Today, I’m going to introduce you to Richard Price who is the ceo and founder at Academia.edu. Richard’s interest and dedication to building his company is all about scratching his own itch. He built it because he wanted it to exist. I’ve really enjoyed getting to know Richard and I thoroughly believe in his cause behind the Open Sciencemovement.

Here is Richard’s own words about why he created his company.

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I had the idea for Academia.edu when I was on the phone with a friend towards the end of my PhD at Oxford.

I was telling him that I needed to create a website to share the research papers I had written, and that it was a pain because I’d have to learn HTML and some design skills.

I have an ingrained response to notice when I am experiencing mental anguish about something, and to see if there is an opportunity there. It occurred to me one or two seconds after articulating the pain point that other academics probably experienced the same pain in sharing their work online.

I spent the next few evenings fleshing out the idea. It was clear to me that the site should make it really easy to create a profile and share your papers. It was also clear that you should be able to use the network to find people in similar research areas to you, and keep up with their work.

That latter discovery aspect of the idea was validated for me a couple of months later when I was giving a talk at a philosophy conference. My PhD had been on a very specific area of the philosophy of mind. I knew of 4-5 other people in the world working on the exact same problem.

There was a chair of my talk, someone who was going to introduce me. I was chatting to this person, and together we realized that we had been working in the exact same area for the last 3-4 years without being aware of each other. It was clear to me that the internet could provide a better way for academics to be aware of each other.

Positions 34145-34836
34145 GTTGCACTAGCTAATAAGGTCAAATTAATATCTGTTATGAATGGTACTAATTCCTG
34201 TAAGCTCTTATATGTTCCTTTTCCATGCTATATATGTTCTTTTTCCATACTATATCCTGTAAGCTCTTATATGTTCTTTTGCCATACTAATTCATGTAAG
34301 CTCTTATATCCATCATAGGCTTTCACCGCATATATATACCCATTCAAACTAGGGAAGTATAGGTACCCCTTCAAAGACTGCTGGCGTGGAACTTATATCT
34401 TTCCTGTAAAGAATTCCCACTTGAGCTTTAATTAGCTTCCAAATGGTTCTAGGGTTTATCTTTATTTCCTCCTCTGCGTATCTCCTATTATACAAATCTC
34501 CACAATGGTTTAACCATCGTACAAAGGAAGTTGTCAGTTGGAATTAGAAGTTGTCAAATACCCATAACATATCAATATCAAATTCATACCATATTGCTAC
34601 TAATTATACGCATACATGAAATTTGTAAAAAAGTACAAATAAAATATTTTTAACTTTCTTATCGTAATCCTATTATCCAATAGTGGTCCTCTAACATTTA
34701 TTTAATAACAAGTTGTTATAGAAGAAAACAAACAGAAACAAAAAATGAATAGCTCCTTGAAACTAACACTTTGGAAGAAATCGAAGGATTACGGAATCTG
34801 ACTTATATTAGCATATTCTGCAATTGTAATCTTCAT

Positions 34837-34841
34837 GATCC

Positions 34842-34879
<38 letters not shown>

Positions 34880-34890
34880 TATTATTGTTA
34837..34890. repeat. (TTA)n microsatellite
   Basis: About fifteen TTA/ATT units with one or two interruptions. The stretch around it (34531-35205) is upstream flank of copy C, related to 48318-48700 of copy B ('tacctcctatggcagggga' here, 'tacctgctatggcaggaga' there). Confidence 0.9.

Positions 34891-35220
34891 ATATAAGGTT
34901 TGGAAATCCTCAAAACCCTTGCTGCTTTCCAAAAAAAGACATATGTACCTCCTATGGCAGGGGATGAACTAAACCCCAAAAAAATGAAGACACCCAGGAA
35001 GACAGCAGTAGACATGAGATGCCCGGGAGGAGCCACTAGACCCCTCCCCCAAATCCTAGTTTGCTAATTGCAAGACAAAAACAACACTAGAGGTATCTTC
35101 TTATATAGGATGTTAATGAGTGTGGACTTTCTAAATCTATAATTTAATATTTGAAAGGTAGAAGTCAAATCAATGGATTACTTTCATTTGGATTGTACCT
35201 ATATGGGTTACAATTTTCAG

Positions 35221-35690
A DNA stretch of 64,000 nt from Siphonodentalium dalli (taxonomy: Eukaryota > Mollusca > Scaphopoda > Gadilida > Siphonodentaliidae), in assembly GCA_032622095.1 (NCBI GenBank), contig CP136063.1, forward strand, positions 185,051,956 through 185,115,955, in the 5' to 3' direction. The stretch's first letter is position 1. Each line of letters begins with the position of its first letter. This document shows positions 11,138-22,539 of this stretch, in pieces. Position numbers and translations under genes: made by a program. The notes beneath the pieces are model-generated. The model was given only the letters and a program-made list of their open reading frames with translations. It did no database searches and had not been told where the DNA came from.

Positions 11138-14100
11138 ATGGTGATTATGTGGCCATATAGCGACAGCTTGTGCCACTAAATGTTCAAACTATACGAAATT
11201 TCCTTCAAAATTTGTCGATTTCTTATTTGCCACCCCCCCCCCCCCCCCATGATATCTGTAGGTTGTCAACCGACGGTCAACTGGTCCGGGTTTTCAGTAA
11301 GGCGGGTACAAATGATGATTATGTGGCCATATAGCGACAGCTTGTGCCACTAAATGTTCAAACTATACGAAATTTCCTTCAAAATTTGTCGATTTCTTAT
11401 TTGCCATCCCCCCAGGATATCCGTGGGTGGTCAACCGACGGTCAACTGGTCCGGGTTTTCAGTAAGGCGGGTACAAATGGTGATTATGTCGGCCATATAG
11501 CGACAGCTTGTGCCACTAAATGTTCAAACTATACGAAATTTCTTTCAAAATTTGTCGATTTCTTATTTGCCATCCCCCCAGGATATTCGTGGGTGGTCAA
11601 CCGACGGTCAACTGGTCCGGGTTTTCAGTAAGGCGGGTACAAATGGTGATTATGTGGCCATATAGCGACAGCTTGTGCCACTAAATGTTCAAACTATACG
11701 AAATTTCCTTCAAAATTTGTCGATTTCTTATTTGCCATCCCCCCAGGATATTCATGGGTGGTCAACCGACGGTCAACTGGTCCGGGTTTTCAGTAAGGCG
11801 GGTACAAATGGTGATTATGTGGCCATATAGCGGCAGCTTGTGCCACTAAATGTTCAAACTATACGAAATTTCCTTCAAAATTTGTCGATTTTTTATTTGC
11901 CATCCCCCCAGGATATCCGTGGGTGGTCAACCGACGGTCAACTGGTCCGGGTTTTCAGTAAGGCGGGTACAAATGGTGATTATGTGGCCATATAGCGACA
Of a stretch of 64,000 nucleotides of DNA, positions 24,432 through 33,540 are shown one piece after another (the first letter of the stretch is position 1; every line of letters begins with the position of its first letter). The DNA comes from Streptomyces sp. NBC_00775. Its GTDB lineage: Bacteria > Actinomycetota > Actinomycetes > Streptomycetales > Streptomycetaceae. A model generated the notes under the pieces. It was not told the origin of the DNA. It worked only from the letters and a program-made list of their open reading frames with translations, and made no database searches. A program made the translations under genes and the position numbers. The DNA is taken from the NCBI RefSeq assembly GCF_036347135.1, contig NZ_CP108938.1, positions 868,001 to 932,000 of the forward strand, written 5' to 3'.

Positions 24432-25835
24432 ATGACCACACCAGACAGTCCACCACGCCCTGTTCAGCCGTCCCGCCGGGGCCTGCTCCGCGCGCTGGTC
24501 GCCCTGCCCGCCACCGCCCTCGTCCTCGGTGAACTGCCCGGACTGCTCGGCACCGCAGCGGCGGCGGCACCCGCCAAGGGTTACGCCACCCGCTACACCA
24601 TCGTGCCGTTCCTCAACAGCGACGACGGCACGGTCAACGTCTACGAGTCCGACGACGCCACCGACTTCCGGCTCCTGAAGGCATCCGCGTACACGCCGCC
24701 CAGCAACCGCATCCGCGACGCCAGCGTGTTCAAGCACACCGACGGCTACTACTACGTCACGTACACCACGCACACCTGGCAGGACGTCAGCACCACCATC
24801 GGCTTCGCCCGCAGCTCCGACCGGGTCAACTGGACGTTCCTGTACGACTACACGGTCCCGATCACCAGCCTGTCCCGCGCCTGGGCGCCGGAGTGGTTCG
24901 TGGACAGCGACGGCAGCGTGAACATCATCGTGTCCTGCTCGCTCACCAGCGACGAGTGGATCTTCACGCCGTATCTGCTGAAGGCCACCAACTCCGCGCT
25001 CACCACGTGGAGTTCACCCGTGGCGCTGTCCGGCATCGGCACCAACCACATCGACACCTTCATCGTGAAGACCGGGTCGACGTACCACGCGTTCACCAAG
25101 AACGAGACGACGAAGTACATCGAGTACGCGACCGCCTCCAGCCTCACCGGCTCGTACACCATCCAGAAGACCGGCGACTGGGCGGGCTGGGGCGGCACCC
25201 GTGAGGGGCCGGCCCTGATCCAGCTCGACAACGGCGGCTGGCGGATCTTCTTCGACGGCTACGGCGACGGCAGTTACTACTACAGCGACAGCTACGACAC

After finishing my PhD, I raised $600k from some London investors and moved to San Francisco. We launched Academia.edu in September 2008. In 2011 we raised a further $4.5 million from Spark Capital and True Ventures. Today over 2.5 million academics have joined Academia.edu, and over 10,000 academics join each day.

Academics use Academia.edu for three main reasons:

  • build an online presence where they can share their work
  • view analytics about how many people are reading their papers, and from which countries
  • keep up with new papers written by people they follow

There is a lot to improve on in the way that scientists communicate. Peer review is extremely slow and the process is not robust. There is an average time-lag of 12 months between submitting a paper to a journal and it being published.

There aren’t the right reputation metrics to incentivize scientists to share data-sets, code, comments on papers, and generally the full range of their scientific output. Papers generally end up behind very expensive paywalls, despite being authored and peer-reviewed for free, leading to the audience for the papers being than it might be.

Academia.edu is focused on building a new kind of reputation system in science, one that will incentivize academics to share their work openly and quickly, and to share the full range of their scientific output.

I wrote a guest post for TechCrunch a few weeks ago on the development of these new reputation metrics in science. Here is a link to that post if you are interested to read more Reputation Metrics Startups Aim to Disrupt the Scientific Journal Industry